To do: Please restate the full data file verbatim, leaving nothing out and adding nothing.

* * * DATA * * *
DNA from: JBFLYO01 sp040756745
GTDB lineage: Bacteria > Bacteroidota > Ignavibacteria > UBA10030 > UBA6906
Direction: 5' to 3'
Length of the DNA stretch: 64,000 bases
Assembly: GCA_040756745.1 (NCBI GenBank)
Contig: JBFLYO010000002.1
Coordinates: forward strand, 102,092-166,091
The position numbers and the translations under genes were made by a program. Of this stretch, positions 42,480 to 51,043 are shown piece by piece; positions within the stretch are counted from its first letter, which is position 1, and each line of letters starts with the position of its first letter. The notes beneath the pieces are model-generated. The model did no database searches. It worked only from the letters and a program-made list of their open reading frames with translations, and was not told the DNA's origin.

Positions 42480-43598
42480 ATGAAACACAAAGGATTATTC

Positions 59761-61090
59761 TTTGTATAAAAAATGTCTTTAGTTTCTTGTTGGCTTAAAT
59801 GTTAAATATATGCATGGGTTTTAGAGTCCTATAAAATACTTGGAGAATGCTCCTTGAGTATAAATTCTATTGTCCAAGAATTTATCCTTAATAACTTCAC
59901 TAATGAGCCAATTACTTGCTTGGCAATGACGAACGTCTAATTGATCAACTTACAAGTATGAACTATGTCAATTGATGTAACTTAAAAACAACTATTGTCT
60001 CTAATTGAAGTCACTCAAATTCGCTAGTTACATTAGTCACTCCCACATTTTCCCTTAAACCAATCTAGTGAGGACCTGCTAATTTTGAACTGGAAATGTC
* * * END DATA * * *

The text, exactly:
DNA from: JBFLYO01 sp040756745
GTDB lineage: Bacteria > Bacteroidota > Ignavibacteria > UBA10030 > UBA6906
Direction: 5' to 3'
Length of the DNA stretch: 64,000 bases
Assembly: GCA_040756745.1 (NCBI GenBank)
Contig: JBFLYO010000002.1
Coordinates: forward strand, 102,092-166,091
The position numbers and the translations under genes were made by a program. Of this stretch, positions 42,480 to 51,043 are shown piece by piece; positions within the stretch are counted from its first letter, which is position 1, and each line of letters starts with the position of its first letter. The notes beneath the pieces are model-generated. The model did no database searches. It worked only from the letters and a program-made list of their open reading frames with translations, and was not told the DNA's origin.

Positions 42480-43598
42480 ATGAAACACAAAGGATTATTC

Positions 59761-61090
59761 TTTGTATAAAAAATGTCTTTAGTTTCTTGTTGGCTTAAAT
59801 GTTAAATATATGCATGGGTTTTAGAGTCCTATAAAATACTTGGAGAATGCTCCTTGAGTATAAATTCTATTGTCCAAGAATTTATCCTTAATAACTTCAC
59901 TAATGAGCCAATTACTTGCTTGGCAATGACGAACGTCTAATTGATCAACTTACAAGTATGAACTATGTCAATTGATGTAACTTAAAAACAACTATTGTCT
60001 CTAATTGAAGTCACTCAAATTCGCTAGTTACATTAGTCACTCCCACATTTTCCCTTAAACCAATCTAGTGAGGACCTGCTAATTTTGAACTGGAAATGTC